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The Holy Sabbath: 4. Its Renewal

By A.W. Pink


      From Studies in the Scriptures Publication: April, 1939

      In order to bridge the small gap between this article and last month's, we must ponder a very striking passage in Exodus 16, from which we may learn some facts of deep importance concerning the existence and observance of the Holy Sabbath prior to Israel's reaching Sinai. That chapter records God's giving of the manna as Israel's daily food while they were in the wilderness. First, "Behold, I will rain bread from Heaven for you; and the people shall go out and gather a certain rate every day, that I may prove them, whether they will walk in My Law or no. And it shall come to pass, that on the sixth day they shall prepare that which they bring in; and it shall be twice as much as they gather daily" (vv. 4, 5). From these verses it is unmistakably clear that a Divine Law was in existence before the Ten Commandments were inscribed on the tables of stone, and from what follows it is equally evident that the observance of the Sabbath was part of this self-same Law: in no other way can these words of God to Moses be explained.

      The Lord was about to give His people a daily supply of manna, and made it known to Moses that a double supply should be furnished them on the sixth day--to make up for none being given them on the seventh. In this respect Exodus 16 is parallel with Genesis 2:2, 3, inasmuch as once more we see the Creator condescending to be the Exemplar of His creatures: Jehovah manifested His regard for the Sabbath by withholding manna on that day. "We may here observe three miracles in honour of the Sabbath, and to secure it against desecration were wrought every week before the promulgation of the Law at Sinai. Double the quantity of manna fell on the sixth day. None fell on the Sabbath. The manna preserved for that day did not corrupt" (Robert Haldane).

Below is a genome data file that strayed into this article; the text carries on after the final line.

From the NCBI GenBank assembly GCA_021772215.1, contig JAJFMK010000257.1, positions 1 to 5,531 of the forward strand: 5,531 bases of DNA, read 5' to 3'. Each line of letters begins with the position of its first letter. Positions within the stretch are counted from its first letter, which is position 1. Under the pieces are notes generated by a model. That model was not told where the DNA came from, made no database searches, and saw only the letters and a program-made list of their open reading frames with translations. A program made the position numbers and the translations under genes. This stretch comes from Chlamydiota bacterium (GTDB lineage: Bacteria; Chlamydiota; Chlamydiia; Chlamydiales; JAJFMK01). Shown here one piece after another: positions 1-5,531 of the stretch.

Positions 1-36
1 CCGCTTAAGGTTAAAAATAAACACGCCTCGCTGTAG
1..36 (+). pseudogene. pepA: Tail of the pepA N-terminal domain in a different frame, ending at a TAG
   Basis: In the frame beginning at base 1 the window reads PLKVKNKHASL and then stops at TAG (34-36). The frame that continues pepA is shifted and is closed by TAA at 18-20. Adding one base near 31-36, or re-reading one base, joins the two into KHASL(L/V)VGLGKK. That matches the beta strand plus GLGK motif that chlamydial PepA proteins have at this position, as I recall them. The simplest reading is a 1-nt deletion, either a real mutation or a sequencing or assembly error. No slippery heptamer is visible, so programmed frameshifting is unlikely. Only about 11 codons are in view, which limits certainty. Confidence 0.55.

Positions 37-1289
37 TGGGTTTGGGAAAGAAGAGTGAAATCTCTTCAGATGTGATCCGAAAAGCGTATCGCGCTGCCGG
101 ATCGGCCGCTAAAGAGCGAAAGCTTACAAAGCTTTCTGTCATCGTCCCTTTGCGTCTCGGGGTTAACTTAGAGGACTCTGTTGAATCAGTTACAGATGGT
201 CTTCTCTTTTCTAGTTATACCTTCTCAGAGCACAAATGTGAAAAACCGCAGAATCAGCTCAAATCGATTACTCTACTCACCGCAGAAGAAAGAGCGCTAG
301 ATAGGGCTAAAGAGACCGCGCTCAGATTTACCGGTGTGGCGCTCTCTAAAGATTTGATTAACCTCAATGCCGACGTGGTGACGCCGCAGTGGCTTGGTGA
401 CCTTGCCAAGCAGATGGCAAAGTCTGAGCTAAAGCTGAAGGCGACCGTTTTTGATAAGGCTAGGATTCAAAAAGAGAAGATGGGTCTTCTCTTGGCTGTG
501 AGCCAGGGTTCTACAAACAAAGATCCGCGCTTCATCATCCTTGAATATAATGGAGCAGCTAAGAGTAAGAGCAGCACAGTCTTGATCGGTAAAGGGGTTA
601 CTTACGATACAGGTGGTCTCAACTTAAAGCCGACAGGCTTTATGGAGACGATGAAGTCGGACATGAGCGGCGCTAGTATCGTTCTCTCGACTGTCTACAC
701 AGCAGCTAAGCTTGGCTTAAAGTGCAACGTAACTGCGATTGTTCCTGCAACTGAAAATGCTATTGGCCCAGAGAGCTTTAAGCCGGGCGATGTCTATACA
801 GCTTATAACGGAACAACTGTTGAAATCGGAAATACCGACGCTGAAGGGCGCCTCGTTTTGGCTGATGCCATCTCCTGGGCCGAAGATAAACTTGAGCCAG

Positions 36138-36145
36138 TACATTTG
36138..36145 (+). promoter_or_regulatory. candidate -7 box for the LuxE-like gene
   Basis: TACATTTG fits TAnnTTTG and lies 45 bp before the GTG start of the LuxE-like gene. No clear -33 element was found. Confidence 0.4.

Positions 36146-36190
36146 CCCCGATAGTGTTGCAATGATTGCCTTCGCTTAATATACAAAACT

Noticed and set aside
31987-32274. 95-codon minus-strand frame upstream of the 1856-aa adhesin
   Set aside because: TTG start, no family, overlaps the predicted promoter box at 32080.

Next we are told, "And it came to pass on the sixth day they gathered twice as much bread, two omers for one man: and all the rulers of the congregation came and told Moses" (v. 22). Now note very particularly the definite language of Moses in reply, "This is that which the LORD hath said, Tomorrow is the Rest of the Holy Sabbath unto the Lord" (v. 23). This is the first express mention of the "Sabbath" in the history of Israel, and the terms in which it is here introduced utterly precludes the absurd idea that the Sabbath was then, for the first time formally and legally instituted. No candid mind reading this chapter for the first time would ever conclude that here was a most important religious ordinance, quite unknown before, now given to the people. Rather is it not obvious to any careful reader that throughout the whole of this narrative two facts (unnamed) were in the mind of the writer, without regard to which the account is unintelligible: that a Divine Law was binding on the people (by which they were to be proved afresh), and that they had a sufficient knowledge thereof as to be expected to keep the Sabbath.

      The words of Moses in verse 23 are brought in only incidentally, in answer to a question put to him by the elders: the substance of which is, the people have done quite right in gathering a double supply of manna on the sixth day. Moses was far from speaking in the style of one promulgating a new law, nor do we find him giving any detailed instructions as to the manner in which the seventh day was to be kept. The Wilderness of Sin was far from being the birthplace of this blessed ordinance: these scenes described in Exodus 16 obviously point us back to an earlier and primeval appointment. But ere passing on let us duly note that the words of Moses in verse 23 affirmed the three principal features of the Sabbath: first, it is designed for "rest"; second, it is "holy"--set apart from the six working days; third, it is to be kept "to the Lord": that is, it is a day for Divine worship and service.